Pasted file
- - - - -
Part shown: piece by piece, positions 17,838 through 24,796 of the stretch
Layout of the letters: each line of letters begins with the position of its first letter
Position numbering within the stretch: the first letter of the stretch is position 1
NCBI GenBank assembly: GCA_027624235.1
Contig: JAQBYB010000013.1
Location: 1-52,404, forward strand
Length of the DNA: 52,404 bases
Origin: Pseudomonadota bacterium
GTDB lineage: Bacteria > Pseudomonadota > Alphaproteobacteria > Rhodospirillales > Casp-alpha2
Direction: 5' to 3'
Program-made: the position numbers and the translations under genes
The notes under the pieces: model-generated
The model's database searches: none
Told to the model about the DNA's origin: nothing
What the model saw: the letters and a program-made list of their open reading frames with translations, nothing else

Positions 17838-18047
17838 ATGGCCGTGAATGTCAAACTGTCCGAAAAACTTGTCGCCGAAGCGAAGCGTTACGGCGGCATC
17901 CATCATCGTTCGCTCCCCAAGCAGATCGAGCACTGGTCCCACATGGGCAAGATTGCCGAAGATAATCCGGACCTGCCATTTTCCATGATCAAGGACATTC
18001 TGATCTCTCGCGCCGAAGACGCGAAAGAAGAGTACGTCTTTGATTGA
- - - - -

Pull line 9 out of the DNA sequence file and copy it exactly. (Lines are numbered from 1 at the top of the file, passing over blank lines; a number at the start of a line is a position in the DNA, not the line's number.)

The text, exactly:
GTDB lineage: Bacteria > Pseudomonadota > Alphaproteobacteria > Rhodospirillales > Casp-alpha2